Manifestations of metabolic syndrome after hypertensive pregnancy.

Pouta, A; Hartikainen, AL; Sovio, U; Gissler, M; Laitinen, J; McCarthy, MI; Ruokonen, A; Elliott, P; J?rvelin, MR; (2004) Manifestations of metabolic syndrome after hypertensive pregnancy. Hypertension, 43 (4). pp. 825-31. ISSN 0194-911X DOI:

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Small follow-up studies of hospital-based series indicate women with preeclampsia have an increased risk of insulin resistance postpartum. However, long-term data are lacking among women with gestational hypertension without proteinuria. Using a general population-based sample of 5889 women from Northern Finland followed longitudinally since birth in 1966, we examined these associations and the influence of the subject's own birth weight and gestational age on this relationship. At age 31, blood pressure was measured and blood samples collected from 2678 women, of which 1463 women had had at least 1 singleton pregnancy. Of these, 45 had been hospitalized because of gestational hypertension and 49 because of preeclampsia. Women who had had either gestational hypertension or preeclampsia during their first pregnancy (average age 25 years) had increased blood pressure at 31 years compared with women with previous normotensive pregnancy, even after adjustment for body mass index (P<0.001 in gestational hypertension, P=0.023 in preeclampsia group). When compared with the whole female population, women with previous gestational hypertension at same age still had higher blood pressure, while this difference was weaker for women with previous preeclampsia. Women with gestational hypertension and preeclampsia also had higher waist circumference, waist/hip ratio, and body mass index, as well as increased serum insulin levels and lower glucose/insulin ratio than women with previous normotensive pregnancy. The associations remained after adjustment for participant's own birth weight or gestational age. Women born before gestational week 37 had a 2-fold risk for gestational hypertension in their first pregnancy (RR: 2.53; 95% CI: 1.0, 6.2).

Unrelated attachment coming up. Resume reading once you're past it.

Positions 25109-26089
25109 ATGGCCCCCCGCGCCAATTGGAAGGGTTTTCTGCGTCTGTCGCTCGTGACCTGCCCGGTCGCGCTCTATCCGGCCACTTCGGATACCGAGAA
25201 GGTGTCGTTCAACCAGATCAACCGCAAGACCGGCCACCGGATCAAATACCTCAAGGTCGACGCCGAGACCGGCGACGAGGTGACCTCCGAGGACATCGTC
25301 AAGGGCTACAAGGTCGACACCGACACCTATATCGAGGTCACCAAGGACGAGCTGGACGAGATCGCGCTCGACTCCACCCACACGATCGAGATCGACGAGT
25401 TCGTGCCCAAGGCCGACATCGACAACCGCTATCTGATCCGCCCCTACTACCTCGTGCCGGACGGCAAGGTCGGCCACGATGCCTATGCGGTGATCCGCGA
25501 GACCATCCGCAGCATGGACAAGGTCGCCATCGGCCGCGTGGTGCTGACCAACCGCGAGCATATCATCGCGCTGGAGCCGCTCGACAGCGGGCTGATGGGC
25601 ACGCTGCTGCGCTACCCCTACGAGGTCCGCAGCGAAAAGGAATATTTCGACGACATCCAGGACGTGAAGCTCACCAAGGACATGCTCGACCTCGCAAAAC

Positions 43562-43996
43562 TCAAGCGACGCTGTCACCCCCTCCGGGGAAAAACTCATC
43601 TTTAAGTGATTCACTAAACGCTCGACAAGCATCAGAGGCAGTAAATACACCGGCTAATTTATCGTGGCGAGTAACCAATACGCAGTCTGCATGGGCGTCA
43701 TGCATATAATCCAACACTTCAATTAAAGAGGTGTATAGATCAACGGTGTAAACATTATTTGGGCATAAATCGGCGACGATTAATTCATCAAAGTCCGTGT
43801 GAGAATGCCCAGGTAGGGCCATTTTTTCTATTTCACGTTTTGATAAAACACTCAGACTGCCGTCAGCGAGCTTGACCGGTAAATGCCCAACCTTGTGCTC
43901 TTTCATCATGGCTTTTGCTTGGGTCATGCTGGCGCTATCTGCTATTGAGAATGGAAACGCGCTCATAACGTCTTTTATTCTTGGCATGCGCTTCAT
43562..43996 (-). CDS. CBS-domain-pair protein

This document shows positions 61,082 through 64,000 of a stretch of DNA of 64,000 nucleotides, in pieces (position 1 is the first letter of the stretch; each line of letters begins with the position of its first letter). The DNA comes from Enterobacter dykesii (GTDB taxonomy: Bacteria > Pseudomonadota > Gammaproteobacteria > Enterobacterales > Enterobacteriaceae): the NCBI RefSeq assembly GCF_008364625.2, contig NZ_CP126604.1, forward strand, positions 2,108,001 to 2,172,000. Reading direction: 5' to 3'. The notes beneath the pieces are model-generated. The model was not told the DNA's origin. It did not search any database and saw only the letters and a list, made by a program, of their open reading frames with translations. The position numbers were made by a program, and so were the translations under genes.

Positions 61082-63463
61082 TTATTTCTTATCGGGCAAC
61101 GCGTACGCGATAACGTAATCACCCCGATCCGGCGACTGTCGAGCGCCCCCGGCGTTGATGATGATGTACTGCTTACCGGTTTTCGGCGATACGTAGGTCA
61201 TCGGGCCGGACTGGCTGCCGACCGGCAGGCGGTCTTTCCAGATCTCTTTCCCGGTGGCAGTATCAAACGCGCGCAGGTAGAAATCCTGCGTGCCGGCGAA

Item Type: Article
Faculty and Department: Faculty of Epidemiology and Population Health > Dept of Non-Communicable Disease Epidemiology
PubMed ID: 14981067
Web of Science ID: 220450300026


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